Mike King claims police officers offered 'no training' for mental health callouts

Mike King has penned an online letter to Prime Minister Jacinda Ardern, telling her that police are increasingly attending mental health callouts they've had "no training" for.

The mental health advocate wrote in a Facebook post on Sunday he'd recently spoken to an unnamed off-duty police officer who said they were called out to two jobs in one night that involved "talking down" suicidal people.

His post has a photo attached that says: "Dear Prime Minister, why are the police our frontline mental health workers?"

"She said they have had no training for this but it is now a regular part of the job. She also said the most frustrating part of the experience is hearing that the victims have often been refused help by mental health services for failing to meet the 'threshold for care'," King wrote in his post.

A police spokesperson told Newshub while mental health callouts are part of the job - with 58,124 callouts in the last year - officers do receive training to deal with them.

"Frontline police staff undergo mental health training as recruits, and police have refresher e-learning modules available for all staff," they say.

Staff also undergo a two-yearly refresher custodial training that has a specific focus on vulnerable people and suicide prevention.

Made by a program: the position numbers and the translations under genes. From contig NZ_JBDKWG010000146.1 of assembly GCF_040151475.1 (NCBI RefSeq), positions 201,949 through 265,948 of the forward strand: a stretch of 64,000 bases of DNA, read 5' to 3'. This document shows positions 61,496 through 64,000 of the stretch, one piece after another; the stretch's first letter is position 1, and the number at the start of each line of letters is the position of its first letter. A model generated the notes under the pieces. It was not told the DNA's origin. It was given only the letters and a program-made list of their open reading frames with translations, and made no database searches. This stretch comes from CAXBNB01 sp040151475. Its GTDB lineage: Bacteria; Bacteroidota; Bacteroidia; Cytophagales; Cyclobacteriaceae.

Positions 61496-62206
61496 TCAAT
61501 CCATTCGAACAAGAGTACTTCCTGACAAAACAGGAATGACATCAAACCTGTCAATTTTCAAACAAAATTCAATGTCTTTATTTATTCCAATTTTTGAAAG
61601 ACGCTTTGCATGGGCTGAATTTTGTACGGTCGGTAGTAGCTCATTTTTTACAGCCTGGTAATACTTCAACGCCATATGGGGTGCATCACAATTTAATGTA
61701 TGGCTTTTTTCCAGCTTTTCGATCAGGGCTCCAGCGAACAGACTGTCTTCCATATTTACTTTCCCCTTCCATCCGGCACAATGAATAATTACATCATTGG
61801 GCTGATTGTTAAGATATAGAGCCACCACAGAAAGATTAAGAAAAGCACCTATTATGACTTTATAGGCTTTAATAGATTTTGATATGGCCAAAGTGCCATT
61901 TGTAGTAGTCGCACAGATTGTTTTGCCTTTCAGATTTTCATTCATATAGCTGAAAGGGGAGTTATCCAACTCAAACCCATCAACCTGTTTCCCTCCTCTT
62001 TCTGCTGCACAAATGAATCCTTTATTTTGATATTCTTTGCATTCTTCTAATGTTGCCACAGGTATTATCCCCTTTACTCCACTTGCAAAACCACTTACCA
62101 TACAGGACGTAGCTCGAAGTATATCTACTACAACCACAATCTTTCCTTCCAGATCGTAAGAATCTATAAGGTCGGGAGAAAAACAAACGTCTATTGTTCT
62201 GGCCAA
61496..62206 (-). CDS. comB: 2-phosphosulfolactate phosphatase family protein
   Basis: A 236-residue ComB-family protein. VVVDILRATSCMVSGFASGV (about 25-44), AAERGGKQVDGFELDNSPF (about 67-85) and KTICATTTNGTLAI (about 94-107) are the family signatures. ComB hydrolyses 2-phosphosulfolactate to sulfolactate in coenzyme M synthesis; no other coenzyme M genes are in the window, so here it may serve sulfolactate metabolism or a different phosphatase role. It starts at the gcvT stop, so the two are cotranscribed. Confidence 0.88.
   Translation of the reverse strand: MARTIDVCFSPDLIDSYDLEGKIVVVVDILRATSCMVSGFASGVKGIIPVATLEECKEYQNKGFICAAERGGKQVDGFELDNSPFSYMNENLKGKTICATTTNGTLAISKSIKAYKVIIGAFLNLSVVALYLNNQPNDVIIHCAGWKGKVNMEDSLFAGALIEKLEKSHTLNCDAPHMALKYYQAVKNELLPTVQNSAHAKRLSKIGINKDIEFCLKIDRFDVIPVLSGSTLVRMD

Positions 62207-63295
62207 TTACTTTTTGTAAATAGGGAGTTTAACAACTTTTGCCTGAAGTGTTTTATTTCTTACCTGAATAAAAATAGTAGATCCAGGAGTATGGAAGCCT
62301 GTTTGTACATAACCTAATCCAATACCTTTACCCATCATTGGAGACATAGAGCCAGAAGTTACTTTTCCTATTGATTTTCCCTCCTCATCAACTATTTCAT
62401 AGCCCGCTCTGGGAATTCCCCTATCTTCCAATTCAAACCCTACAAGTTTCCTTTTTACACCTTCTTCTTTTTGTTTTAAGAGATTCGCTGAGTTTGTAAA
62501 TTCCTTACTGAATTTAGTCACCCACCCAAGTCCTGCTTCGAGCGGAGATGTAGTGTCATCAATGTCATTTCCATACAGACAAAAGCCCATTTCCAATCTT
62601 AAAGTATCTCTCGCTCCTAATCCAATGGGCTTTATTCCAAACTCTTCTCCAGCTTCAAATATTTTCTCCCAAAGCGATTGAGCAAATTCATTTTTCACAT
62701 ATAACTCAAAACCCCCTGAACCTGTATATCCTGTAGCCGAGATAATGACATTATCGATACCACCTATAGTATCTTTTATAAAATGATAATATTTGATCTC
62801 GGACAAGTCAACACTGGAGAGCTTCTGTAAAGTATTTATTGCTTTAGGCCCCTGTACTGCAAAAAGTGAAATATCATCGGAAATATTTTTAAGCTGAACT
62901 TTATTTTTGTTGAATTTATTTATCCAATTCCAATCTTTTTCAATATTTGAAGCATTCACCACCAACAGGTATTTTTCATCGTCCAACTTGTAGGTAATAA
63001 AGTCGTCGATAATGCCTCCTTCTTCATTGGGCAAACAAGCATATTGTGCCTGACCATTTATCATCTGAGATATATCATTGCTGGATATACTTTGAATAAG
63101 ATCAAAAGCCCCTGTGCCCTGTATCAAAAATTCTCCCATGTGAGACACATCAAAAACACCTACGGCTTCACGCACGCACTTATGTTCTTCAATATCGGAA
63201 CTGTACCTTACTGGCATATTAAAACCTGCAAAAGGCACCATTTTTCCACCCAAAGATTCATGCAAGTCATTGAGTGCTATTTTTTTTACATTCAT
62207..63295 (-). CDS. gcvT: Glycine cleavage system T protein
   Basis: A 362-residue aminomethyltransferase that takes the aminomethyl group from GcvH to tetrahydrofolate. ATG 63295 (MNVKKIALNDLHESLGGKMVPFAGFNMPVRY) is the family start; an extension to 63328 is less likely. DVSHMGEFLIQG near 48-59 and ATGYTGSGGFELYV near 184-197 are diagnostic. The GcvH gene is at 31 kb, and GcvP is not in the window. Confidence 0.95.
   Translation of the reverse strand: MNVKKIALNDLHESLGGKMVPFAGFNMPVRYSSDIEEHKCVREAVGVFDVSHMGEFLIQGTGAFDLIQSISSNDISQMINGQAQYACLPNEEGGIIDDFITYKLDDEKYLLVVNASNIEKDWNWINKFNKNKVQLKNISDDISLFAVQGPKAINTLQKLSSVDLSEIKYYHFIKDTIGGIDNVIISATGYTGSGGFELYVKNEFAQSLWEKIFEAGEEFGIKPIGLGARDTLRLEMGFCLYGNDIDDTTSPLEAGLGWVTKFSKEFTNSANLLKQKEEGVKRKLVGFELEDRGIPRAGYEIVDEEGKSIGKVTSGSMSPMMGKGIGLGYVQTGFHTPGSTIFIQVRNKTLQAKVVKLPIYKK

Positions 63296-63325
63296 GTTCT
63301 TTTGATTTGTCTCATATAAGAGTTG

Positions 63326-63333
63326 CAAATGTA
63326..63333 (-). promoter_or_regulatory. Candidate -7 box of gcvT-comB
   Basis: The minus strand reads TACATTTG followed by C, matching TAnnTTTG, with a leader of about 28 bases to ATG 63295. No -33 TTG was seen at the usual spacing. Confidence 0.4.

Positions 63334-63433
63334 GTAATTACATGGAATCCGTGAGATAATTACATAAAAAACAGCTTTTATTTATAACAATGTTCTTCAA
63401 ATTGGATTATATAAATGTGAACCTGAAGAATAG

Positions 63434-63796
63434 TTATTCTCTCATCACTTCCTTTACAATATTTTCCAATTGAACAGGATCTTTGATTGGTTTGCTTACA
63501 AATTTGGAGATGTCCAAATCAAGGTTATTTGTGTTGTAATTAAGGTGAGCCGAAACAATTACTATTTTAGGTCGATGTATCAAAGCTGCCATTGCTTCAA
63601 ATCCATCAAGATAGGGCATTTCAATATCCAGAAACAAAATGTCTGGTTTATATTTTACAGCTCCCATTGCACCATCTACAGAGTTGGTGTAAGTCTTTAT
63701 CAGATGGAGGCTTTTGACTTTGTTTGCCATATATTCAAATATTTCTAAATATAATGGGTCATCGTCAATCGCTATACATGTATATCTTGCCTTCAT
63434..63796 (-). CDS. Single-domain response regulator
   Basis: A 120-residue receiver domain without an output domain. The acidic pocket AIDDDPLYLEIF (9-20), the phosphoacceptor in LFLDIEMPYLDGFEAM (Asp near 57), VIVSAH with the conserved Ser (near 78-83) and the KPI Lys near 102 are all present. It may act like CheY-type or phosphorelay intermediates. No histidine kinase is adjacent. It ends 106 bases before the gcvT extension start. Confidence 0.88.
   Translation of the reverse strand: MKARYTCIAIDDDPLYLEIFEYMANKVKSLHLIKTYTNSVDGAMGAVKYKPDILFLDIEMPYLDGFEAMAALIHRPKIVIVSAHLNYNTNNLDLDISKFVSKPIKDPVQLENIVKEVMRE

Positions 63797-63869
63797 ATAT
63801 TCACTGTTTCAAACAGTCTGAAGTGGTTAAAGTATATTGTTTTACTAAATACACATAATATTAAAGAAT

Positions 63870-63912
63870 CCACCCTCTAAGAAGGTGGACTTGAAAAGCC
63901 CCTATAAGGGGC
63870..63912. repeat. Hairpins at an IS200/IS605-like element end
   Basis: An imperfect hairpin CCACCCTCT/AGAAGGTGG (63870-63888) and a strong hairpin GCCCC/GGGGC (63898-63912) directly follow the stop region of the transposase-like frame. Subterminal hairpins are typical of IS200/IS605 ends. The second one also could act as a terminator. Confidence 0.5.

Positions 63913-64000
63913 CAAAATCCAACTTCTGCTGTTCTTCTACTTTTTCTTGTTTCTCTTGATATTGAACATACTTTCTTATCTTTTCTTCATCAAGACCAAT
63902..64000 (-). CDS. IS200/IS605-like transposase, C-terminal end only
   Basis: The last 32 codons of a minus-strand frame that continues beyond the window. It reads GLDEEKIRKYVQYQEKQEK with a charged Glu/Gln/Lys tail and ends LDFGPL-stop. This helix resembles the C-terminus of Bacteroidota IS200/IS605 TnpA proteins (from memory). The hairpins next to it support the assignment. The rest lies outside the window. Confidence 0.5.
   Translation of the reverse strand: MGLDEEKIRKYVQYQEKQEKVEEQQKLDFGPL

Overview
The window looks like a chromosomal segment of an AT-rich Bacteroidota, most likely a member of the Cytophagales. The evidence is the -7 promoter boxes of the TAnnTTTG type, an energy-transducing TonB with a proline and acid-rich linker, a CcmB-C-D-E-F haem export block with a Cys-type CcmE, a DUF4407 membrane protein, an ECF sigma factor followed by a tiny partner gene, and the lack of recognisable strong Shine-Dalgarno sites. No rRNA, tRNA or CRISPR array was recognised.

Additionally, officers in the Police Negotiation Team have specialist training around people who are experiencing a crisis, as well as suicide intervention.

The spokesperson says police are piloting a service in Wellington which would see a co-response with the District Health Board and ambulance staff as well as officers.

"This is showing promising results."

King ended his Facebook post by asking Ardern to "ask your officials what the 'threshold for care' is" and when she's "going to hold someone at [the Ministry of Health] responsible".

Arran Culver, the ministry's chief clinical advisor for mental health and addiction, told Newshub they work closely with police and acknowledge the role they have in the community supporting people.

"We know that they often deal with people's distress and can be the first point of contact for someone needing help. We understand that police do get training in mental health 101," he says.

"In terms of access to specialist services, we appreciate there is increased demand for mental wellbeing services and that some people are having to wait for support, which can be challenging."

Access to specialist services is based on the severity of someone's mental illness. While the risk of suicide is one component of assessing severity, it isn't the sole thing. Culver says this is because the severity and intensity of suicidal thoughts "can fluctuate and typically arise in the context of a complex range of factors that may or may not be related to mental illness".

The threshold for access to service, as opposed to access criteria set by the ministry, is a "matter of clinical judgement" by the mental health clinicians who conduct triage and assessment within services.

"The number of people and the percentage of the population that is seeking help is increasing each year, which means that people are accessing specialist services and are prioritised on the basis of needs," Culver says.

King has been highly critical of Ardern and the Ministry of Health in recent weeks - even returning the NZ Order of Merit medal he was awarded in 2019 for services to mental health awareness and suicide prevention, citing a lack of progress in these areas.

He's also announced a second fundraiser for his charity Gumboot Friday after it received massive online support.